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Labour tried it with the IMP (Interception Modernisation Programme), then the coalition Government tried it with CCDP (Communications Capabilities Development Programme). When that failed they morphed it into the Communications Data Bill which also failed, so then the new Tory Government hastily introduced DRIP (Data Retention and Investigatory Powers Bill) but that has a sunset clause of December 2016. It’s not surprising then that last week yet another new draft Bill was announced – this time it’s called the Investigatory Powers Bill. So what will this latest iteration which has already been widely nicknamed the ‘Snooper’s Charter 3.0’ have in store for us?

If the new Bill successfully passes through the standard Parliamentary process and into law next Spring, it will require ISPs to store the details of every website their customers visited for the last 12 months for access by the security agencies, police and other public bodies. It will not require information regarding specific pages and content within that website, just the actual website visited and times etc. Theresa May was keen to highlight that this version of the legislation is subject to “world leading oversight arrangements”, something previous versions have fallen down on. They are:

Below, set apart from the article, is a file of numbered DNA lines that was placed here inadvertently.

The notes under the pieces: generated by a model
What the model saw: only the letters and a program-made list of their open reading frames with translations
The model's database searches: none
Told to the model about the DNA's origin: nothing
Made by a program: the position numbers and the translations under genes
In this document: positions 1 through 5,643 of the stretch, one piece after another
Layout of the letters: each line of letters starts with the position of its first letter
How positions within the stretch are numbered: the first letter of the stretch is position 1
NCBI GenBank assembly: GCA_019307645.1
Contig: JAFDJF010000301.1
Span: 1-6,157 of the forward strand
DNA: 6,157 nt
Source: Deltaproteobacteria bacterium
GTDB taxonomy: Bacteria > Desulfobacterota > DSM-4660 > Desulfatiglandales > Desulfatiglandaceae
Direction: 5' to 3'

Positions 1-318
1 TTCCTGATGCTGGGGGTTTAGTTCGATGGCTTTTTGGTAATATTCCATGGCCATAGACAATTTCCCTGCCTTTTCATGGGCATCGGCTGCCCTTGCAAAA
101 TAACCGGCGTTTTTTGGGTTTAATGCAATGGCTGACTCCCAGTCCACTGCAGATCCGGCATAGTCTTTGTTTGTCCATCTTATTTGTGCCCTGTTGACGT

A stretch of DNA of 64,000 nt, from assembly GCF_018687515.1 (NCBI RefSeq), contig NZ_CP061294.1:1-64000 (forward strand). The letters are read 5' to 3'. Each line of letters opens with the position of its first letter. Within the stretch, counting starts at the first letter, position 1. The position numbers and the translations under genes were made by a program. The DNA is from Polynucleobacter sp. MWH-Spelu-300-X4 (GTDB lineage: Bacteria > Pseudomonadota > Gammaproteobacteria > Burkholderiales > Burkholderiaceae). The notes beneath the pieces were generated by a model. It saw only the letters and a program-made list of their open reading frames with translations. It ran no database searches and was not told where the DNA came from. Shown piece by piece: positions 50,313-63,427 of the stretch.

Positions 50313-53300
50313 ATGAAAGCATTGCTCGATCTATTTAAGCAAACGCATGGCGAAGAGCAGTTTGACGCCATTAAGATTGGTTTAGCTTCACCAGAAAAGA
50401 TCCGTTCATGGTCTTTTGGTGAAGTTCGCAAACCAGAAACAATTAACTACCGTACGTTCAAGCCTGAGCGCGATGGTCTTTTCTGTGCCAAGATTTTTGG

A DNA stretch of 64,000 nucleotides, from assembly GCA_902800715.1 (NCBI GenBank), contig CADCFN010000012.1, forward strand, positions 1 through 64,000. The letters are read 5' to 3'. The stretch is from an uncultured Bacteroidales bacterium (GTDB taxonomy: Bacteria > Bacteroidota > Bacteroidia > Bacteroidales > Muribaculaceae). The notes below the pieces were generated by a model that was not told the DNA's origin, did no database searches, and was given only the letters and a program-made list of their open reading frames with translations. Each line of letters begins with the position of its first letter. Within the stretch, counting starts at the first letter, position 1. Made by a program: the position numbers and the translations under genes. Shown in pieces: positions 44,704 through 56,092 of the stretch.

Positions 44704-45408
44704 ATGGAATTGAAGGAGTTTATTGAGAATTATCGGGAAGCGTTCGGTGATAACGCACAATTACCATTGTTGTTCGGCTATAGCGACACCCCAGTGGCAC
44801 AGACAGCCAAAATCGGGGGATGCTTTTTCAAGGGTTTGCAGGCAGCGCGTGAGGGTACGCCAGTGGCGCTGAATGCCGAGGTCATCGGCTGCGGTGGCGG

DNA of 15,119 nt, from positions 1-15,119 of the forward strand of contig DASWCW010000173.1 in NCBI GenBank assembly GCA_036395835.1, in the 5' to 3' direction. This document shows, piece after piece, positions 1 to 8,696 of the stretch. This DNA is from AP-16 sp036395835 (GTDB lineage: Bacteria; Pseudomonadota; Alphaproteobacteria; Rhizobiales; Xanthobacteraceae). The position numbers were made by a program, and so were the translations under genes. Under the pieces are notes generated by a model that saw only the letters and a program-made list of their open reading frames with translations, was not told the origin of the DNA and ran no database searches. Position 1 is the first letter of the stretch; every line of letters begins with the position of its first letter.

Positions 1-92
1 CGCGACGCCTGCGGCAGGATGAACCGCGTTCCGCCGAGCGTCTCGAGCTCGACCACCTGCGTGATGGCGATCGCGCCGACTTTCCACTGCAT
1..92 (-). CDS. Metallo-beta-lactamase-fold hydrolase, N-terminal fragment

• A new investigatory powers commissioner, Sir Stanley Burnton, will oversee the new powers
  • Warrants for surveillance will be issued by ministers but only acted on when approved by judges, what has been described as a “double lock” (although we query whether domestic interception should ever originate as a political decision, and ministers are not known for transparency on questions of security)
  • A new domestic right of appeal against potential abuse of the new rules will also be introduced and it will now be a criminal offence, punishable by up to 2 years in jail, to “wilfully or recklessly acquire communications data” from a telecommunications operator without lawful authority
  • Make explicit the provisions for intelligence agencies to acquire information in bulk stating: “bulk interception and bulk equipment interference warrants are only to be issued where the main purpose of the activity is to acquire intelligence relating to individuals outside the UK. Conduct within the UK or interference with the privacy of persons in the UK will be permitted only to the extent that it is necessary for that purpose, and under oversight.”